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After the Village game, I hooked up with gaming buddy Kevin Walsh from NY. Kevin asked what new games I had, and I mentioned Manhattan Project, which seemed to fit in the time slot as both of us had planned events starting at 6 PM later that day. Couldn’t round up more players, so we went with a two-player. I managed to win with a uranium strategy, while Kevin went with plutonium that took a bit longer to developed. Two really large uranium bombs, once loaded, were just enough for the high point total required for a two-player win. During the game, Kevin observed that the plutonium reactors didn’t cost any money to operate and came to the conclusion that plutonium was better than uranium. Having had about five games under my belt, I respectfully disagreed, given that you had to take the extra step of detonating a low-value plutonium bomb first to get the higher VP numbers. Both of us vowed to test our respective theories about the game with more players, if such an opportunity arose later in the week.
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8. Board Game: Saint Petersburg [Average Rating:7.35 Overall Rank:153]
John Weber
United States
Ellicott City
Maryland
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Before the convention each year, I map out my schedule but for the 6 PM Tuesday time slot I was really kind of undecided right up to the last minute. Traditionally, it’s been Power Grid for me; however, I had soured on the game recently and wanted to try something else. Good gaming buddy Chris Moffa was the Goa GM and, although I hadn’t played the game in six years, I looked at the rules and attended the demo and seriously considered giving the game a shot. I still felt uncomfortable trying the game in the tournament, particularly because I might slow the game down and take too long to make my moves. So, I opted for a game I had played recently, including a couple of wins: St. Petersburg. Fortunately, the pairing gods smiled upon me as I wound up in a three player game with Katie, an attractive young lady, and Herbert, an older guy from Austria with an attractive German accent who – although hard to understand at first – had a nice sense of humor that made the game fun. Also, everything went right for me this game, and it was probably my easiest win of the the tournament. I drew the orange piece to start, put a blue card or two in my hand to make sure I had 18 when the first turn Mistress hit the table on turn one – which it did. On turn four, I got the second Mistress which I quickly exchanged for an Orange Upgrade. Got the tax man which, by game end, was worth 10 additional income. Got both Observatories, in the same turn no less, albeit too late (with one turn left) to really use them effectively. Wound up with nine aristocrats for a nice win. However, given the fact that there were four heats and the cut was down to 16 for the semis, one win in this event was not going to guarantee advancement, so I now had to re-examine my schedule to try to work in a second game of St. Pete if I wanted to quit playing.
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9. Board Game: Automobile [Average Rating:7.41 Overall Rank:194]
John Weber
United States
Ellicott City
Maryland
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Second heat of Automobile was next for me, at 9 PM Tuesday. Again, because of the loss in the first heat combined with my past record of advancing, I kind of felt duty-bound to play. (Had I won the first heat, I would have opted to try a longer new game, Virgin Queen – included by designer Ed Beach as part of the Here I Stand tourney – and that game would have covered both the Automobile and earlier St. Pete time slots.) Anyway, this Automobile matchup had a really international flavor as I was the only US player in a four-player game that included Romain from Quebec, Lachlan from Ontario and Akihisa (call me “Aki”) from Japan. Once again, there was a surprise move on turn one when Aki took the close factory action to shut down a double factory on a medium-price model that would have produced just one loss cube. I managed to do a little better than the prior game, but in the end it was the two Canadian guys vying for the win, with Lachlan edging Romain while Aki did well enough to put me in last once again.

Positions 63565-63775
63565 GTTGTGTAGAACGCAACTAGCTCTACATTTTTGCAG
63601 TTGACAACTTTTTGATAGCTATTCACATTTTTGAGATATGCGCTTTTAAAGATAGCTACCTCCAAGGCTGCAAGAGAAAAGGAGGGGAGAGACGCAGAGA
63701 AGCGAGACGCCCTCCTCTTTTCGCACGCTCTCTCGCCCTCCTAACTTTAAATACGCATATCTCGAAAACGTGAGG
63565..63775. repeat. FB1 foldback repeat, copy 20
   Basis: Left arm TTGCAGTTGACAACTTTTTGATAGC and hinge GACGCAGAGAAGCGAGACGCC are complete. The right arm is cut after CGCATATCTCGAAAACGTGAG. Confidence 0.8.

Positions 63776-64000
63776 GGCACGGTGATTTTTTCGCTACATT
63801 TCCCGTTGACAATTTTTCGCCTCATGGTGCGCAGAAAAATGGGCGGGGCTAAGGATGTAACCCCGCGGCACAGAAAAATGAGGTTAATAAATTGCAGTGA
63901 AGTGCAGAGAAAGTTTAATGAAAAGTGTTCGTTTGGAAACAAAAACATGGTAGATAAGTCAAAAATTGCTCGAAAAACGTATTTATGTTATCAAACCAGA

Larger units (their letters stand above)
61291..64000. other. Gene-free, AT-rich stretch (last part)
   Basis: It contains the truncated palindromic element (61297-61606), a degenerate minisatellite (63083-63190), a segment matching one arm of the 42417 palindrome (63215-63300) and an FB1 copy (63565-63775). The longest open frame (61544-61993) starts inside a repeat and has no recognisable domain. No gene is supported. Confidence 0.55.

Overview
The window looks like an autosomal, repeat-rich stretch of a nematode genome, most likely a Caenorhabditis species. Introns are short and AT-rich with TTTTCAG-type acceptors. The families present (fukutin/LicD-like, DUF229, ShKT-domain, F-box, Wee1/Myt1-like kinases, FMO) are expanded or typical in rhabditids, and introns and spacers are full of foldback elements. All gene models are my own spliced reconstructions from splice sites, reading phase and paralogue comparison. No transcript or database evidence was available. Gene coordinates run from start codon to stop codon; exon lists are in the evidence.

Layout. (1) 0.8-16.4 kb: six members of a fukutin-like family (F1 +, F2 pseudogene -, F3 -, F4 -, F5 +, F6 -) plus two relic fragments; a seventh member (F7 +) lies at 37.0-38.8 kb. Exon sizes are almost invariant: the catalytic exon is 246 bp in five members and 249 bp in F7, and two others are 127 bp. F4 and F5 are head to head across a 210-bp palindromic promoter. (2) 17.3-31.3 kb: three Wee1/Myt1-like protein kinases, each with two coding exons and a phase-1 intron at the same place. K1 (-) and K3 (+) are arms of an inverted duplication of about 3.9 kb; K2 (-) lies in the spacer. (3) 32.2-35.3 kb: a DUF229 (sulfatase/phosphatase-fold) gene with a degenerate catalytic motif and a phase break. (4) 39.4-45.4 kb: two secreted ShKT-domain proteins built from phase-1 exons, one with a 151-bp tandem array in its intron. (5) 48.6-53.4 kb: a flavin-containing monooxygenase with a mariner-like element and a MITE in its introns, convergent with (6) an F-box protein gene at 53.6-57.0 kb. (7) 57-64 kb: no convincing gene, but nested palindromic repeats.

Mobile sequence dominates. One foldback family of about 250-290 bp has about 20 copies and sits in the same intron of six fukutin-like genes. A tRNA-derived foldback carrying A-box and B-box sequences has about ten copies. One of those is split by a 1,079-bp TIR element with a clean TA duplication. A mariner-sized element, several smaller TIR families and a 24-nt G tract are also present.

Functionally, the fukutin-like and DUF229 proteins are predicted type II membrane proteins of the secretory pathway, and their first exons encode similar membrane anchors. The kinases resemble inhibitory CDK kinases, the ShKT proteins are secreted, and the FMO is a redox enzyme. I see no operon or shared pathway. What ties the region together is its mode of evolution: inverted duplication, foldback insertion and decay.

With two fourth place finishes in two four-player games, at this point I had to face the fact that this was not going to be my year in Automobile. The third and final heat on Wednesday conflicted with another game I was interested in, Founding Fathers, that was being run on a continuous play rather than a heat format. Looking further ahead, the St. Pete semis (should I be lucky enough to advance) might conflict with Automobile elimination rounds on Friday. Thus, starting on Wednesday, some tough choices from a scheduling perspective would have to be made.
 
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10. Board Game: Trajan [Average Rating:7.84 Overall Rank:38]
John Weber
United States
Ellicott City
Maryland
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After Automobile, I met up with Kevin in the open gaming area for some late-night gaming. While Village was my favorite new game, Kevin’s was Trajan, and he had two California guys (Roderick Lee and Winton Lemoine) all set to play a game, so I was the fourth. I hadn’t played the game since the one play when Kevin and others in his NY-based gaming group introduced the game to me at PrezCon in February, but most of it came back to me after the first few moves. I had bad luck from early on in meeting the people’s demands, and once again I ignored the Senate (partly because we played on a large round table and the Senate tiles were too far away to read). So, my game probably suffered as a result. However, I believe I did well enough to jump in front for a turn or two. In the end, I believe it was either Winton or Roderick who pulled out the win. I can’t recall for sure, but I either beat or was very close to Kevin’s score in the battle for third place.